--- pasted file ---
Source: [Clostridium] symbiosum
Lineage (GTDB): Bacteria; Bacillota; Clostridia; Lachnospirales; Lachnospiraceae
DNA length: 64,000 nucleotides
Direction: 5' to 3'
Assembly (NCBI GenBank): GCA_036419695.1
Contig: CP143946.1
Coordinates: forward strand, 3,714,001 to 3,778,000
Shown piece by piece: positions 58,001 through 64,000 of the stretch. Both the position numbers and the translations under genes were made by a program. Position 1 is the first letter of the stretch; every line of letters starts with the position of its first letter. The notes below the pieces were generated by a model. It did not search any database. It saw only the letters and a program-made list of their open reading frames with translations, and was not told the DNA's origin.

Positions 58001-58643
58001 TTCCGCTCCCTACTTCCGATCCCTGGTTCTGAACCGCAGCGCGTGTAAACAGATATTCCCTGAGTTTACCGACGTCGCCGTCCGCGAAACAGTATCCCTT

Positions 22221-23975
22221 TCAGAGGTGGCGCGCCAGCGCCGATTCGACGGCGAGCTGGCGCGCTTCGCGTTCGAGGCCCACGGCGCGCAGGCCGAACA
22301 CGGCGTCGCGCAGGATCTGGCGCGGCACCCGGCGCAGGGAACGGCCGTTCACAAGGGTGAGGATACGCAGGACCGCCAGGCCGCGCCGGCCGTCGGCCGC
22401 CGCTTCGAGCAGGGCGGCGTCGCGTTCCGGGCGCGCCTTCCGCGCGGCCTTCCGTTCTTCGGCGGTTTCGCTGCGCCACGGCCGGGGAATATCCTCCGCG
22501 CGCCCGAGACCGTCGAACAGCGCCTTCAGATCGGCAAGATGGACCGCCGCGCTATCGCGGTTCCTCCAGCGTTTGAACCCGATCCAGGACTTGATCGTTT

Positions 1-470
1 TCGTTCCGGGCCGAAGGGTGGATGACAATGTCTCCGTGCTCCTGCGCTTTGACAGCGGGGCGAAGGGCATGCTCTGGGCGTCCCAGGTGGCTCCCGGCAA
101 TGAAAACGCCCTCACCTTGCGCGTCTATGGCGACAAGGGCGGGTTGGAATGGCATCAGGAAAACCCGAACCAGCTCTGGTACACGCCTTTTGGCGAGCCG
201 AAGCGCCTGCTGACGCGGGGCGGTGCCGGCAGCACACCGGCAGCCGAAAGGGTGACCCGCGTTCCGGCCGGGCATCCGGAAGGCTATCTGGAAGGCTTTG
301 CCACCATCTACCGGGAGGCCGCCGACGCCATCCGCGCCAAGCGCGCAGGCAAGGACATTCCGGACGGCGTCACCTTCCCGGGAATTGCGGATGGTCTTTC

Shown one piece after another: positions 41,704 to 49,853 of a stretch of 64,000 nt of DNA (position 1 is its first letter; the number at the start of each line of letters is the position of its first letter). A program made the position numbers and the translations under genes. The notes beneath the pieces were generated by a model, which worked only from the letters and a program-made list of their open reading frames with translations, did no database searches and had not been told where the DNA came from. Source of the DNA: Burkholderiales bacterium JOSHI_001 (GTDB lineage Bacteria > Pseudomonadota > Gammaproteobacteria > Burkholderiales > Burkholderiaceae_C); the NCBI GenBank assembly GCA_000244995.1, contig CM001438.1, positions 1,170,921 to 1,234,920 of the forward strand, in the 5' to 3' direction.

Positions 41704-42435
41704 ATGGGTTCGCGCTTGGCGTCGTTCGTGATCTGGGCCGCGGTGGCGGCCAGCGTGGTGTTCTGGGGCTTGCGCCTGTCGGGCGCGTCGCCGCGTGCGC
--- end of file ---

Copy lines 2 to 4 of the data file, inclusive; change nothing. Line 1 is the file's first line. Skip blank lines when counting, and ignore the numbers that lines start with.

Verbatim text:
Lineage (GTDB): Bacteria; Bacillota; Clostridia; Lachnospirales; Lachnospiraceae
DNA length: 64,000 nucleotides
Direction: 5' to 3'